That said, it is important to avoid “death by a thousand paper cuts” by forgetting certain relatively small negotiating points up front and then delivering these additional requests one at a time much later. The one caveat to negotiating an offer is if the employer states the offer is their best and final. 

Balance Your Financial Ambitions with Those of Your Employer

While you may want to maximize take-home pay today, your employer may be aiming for a successful exit in three years and may be willing to reward you with outsized bonus or warrants or equity in return for working at sub-standard salary levels. Or the inverse of that may be true. Either way, you must weigh the risks and rewards and consider your goals as well as the company’s interests to determine if there is an overlap.


Request Equity so You Have Skin in the Game

In Private Equity, C-level executives should expect some form of equity. Generally speaking, investors reserve about 10 percent of equity for management. Much of this goes to the CEO, followed by the CFO, of course, but it is appropriate to request equity.


Negotiate Your Exit as You Enter a Company

It is appropriate for you to negotiate compensation, benefits, and other terms should certain conditions lead to you involuntarily having to leave the Company. This negotiation need not come across negatively. You may use your attorney as the bad guy, who insisted that the negotiations include exit planning. And it may make sense to let this be your final point in your negotiation – not the most important, simply the last step to cover.


Embrace Empathy

As discussed in prior learning sessions and discussions with experts, likability matters. And Adriana explained that one way for people to like you is for you to show them empathy. In any negotiations, it is important to reflect to the other party what you are hearing them state/request. Then acknowledge how and why that request is understandable or at least that you understand the need being conveyed before responding with your own counterpoint or request.


Negotiate Live and In Person (not over email)

Tone matters. And tone, sincerity, empathy do not carry through very easily over email. Eye contact, body language, and your pitch of voice are also important non-verbal cues to your potential employer. They may pick up on how important your request is, or why it is important, better in person than over email. It is important enough to request to meet in person or request the CEO to meet with you at a location near you.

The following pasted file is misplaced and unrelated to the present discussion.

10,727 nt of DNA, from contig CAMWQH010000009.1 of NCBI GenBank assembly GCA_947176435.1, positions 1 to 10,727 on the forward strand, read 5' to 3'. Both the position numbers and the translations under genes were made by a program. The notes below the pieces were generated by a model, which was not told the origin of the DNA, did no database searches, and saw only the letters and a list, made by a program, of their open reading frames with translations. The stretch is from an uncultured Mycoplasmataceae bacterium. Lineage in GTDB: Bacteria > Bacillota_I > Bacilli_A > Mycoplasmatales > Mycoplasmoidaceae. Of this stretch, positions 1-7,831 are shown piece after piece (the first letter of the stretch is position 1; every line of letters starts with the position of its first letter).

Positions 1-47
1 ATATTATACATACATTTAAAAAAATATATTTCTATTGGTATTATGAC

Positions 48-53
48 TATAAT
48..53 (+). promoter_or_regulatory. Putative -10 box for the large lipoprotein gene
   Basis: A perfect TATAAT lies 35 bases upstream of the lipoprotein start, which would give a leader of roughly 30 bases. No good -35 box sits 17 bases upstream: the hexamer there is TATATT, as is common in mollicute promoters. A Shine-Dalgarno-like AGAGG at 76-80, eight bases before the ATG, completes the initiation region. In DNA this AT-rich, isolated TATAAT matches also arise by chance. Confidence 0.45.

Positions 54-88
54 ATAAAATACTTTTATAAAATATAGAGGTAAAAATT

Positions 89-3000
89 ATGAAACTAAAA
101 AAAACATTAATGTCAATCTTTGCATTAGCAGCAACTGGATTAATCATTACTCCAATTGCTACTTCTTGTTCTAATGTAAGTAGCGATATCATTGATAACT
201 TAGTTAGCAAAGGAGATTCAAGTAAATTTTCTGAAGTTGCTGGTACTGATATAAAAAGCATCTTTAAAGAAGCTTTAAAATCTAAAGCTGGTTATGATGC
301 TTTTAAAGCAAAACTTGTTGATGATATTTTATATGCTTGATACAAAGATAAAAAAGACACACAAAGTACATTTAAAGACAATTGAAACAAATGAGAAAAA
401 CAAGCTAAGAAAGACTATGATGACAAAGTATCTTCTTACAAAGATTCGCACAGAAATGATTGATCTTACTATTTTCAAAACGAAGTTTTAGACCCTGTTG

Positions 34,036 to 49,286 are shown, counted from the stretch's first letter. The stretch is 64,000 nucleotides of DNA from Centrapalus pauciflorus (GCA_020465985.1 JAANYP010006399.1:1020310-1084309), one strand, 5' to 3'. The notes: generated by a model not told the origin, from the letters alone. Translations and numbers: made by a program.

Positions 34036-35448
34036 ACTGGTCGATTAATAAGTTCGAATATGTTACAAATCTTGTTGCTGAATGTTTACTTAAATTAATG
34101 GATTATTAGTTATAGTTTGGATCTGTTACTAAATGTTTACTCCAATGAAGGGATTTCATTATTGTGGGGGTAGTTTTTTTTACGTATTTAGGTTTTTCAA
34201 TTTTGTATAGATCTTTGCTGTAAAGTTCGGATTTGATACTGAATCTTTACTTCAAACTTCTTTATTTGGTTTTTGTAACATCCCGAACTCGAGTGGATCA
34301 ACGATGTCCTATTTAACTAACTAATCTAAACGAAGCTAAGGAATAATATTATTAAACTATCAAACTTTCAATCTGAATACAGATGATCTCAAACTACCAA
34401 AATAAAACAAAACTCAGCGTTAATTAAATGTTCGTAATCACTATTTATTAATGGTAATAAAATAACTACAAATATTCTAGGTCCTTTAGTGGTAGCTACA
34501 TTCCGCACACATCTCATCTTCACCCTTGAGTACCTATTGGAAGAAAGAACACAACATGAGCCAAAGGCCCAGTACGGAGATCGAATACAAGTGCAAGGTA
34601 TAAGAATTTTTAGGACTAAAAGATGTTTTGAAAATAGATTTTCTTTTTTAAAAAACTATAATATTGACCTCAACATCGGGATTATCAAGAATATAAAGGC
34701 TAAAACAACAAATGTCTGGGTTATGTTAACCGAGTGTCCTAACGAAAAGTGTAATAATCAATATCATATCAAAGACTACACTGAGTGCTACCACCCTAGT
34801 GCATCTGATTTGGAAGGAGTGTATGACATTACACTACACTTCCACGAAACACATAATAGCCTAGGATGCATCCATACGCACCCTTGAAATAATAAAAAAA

Be Prepared for Tough Questions

Some common questions that may be tricky to navigate if you have never heard them before include: 

● Are we your top choice?

● If we simply raise the salary, can you accept the offer now?

● Tell us about any other offers you have at this time?


Let the Other Side Experience Small Victories

It is helpful for your negotiation to enable the other party to win on points up front. By letting them win, you set a positive tone for them, and you also cause them to think twice before saying No to something that is a reasonable request. In other words, requesting 16 weeks of paid vacation may elicit an immediate “No, absolutely not.” Then, when you make a request for a small amount of cash to organize your home office, it will be more likely that they would agree to that request. So, you may want to have some stretch requests that you pepper the other side with, in between requests that are more reasonable and that you would expect them to agree to.


Use Silence to Your Own Advantage

Expert negotiators know that your silence, after the other party makes a negotiating point, can result in the other party jumping back in to fill the void. And when they speak, they often hem and haw, offer exceptions, or even negotiate against themselves by changing their original offer. All simply because you remained silent.


In Conclusion

Negotiating is expected. It matters. It can have a significant impact on your happiness and job satisfaction. However, the onus is on you to be bold (!) and ask! Thank you to Adriana Cowdin of Be Bold executive coaching for facilitating this discussion for the Career Transition Council!